Last year at High-A Daytona, Stephens, Garrett, Romano, and Travieso (in that order) led the staff in innings and started nearly 66 percent of the Tortugas’ contests. Garrett (who fanned 133 in 140.1 innings), Stephens, and Travieso each posted ERAs under three, while Romano’s ERA of 3.46 was a career-best.
Joined at Pensacola this season by Davis—all five were among the Reds’ top 30 prospects in FanGraphs’ preseason ranking of Cincinnati’s farm system, with Garrett (regarded as a top 100 prospect across baseball) and Travieso slotting in at No. 4 and No. 7, respectively—the close-knit group of hurlers appear to be blossoming simultaneously.
Reds Director of Player Development Jeff Graupe explained that that while the Reds have not grouped Garrett, Romano, Stephens, and Travieso together by design, the fact that the four are young men of a certain age (21-23) and developing at a similar rate has made the decision to keep them on the same staff year after year a relative no-brainer.
“I think having the constant challenge of wanting to keep up with each other brings a little bit of the rising tide mentality, where they’re having fun, they’re pushing each other, they’re challenging each other, and not only do they want to do really well individually, but they want to be known as this group of young pitchers,” says Graupe. “It’s an identity for them that they take pride in. No one wants to be the guy who doesn’t hold his weight in a series.”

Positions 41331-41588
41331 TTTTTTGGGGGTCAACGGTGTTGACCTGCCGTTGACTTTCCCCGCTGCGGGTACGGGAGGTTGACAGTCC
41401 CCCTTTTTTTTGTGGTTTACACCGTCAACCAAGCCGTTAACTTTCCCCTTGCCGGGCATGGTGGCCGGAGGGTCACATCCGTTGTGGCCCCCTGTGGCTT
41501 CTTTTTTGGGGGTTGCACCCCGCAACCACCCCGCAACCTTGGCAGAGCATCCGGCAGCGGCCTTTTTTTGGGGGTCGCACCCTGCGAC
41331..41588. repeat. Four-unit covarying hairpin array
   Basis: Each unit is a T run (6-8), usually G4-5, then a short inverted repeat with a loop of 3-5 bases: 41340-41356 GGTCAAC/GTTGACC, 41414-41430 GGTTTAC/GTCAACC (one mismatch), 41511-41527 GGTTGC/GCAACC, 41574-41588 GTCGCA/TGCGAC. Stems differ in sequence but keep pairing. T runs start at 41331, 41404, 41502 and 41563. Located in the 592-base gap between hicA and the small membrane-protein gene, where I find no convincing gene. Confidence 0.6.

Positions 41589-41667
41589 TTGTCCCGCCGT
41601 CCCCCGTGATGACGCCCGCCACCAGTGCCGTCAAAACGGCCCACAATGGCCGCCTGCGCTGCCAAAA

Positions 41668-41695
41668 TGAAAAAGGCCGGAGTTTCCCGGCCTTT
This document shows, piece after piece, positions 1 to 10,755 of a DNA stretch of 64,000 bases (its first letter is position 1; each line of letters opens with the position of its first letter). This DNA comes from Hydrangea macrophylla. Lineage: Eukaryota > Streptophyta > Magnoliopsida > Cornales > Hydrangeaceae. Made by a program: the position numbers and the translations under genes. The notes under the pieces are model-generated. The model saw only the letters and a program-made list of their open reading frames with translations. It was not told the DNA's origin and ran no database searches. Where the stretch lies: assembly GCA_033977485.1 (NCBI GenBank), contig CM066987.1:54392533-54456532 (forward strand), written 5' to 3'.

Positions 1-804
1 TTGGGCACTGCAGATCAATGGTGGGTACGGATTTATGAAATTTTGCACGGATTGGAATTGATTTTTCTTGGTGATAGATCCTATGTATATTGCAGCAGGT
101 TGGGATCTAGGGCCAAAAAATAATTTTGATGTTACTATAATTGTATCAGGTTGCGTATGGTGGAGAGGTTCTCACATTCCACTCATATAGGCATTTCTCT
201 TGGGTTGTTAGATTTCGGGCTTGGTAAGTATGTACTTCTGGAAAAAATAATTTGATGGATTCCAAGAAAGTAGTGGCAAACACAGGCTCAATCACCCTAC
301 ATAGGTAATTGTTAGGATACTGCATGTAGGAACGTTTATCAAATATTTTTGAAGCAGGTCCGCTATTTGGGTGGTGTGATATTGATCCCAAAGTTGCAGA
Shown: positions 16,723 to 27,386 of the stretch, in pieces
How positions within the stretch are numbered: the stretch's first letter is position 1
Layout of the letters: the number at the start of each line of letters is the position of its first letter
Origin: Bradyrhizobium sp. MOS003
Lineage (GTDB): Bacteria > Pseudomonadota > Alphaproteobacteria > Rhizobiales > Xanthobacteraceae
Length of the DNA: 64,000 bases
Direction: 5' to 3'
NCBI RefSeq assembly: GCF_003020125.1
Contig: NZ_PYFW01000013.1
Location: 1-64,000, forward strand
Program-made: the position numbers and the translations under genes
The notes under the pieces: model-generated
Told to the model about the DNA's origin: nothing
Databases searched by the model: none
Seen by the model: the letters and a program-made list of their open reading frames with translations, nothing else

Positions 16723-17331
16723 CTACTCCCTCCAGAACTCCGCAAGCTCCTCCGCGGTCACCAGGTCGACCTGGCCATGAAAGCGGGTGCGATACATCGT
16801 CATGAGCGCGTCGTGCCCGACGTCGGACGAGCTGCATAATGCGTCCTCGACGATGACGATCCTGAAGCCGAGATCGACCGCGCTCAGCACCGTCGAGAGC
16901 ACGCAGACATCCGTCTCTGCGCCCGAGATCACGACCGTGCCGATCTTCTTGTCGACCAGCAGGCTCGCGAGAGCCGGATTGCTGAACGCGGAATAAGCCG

The rivalry between the starters is a healthy one. And due to the hours they’ve spent watching each other pitch in various locations around the country, they are able to function as each other’s pitching coach, detecting the subtle flaws that no else can spot.
“Sometimes if I’m not feeling good or I don’t have my stuff, I’ll come in and ask somebody, ‘Hey what do you see?’ And most of the time it’s something minor,” Travieso said. “It’s good to have guys behind you who know what they’re doing and that have seen you for the past four years.”
As Stephens noted, the five of them are different…but not that different. Davis, Stephens, and Travieso enjoy golfing in their spare time, though the same can’t be said for Garrett and Romano. Stephens and Travieso both like to fish, but Stephens prefers freshwater locales as opposed to Travieso’s fondness for saltwater. Travieso said he typically rooms with Romano on the road, but is also paired up with Davis and Stephens from time to time.
Davis has seamlessly integrated himself into the group, evidenced by a picture he tweeted during spring training with Garrett, Romano, and Travieso that included a telling caption: “We’re here to stay…#MyBrothers.”
“We get made fun by a lot of people on our team because even though we don’t try to do it, we just migrate together during batting practice and just happen to be in the same area. It’s, ‘Oh, look who’s next to each other again,’” Stephens said. “It’s weird, but it’s a neat experience.”
And every so often during those impromptu hotel gatherings on the road, the five of them allow themselves to ponder a future together in Cincinnati.
“That’s the dream (for each one of us). But we take it one step at a time,” says Stephens. “That’s what we would love, is to be all on the same team and to be able to play together.”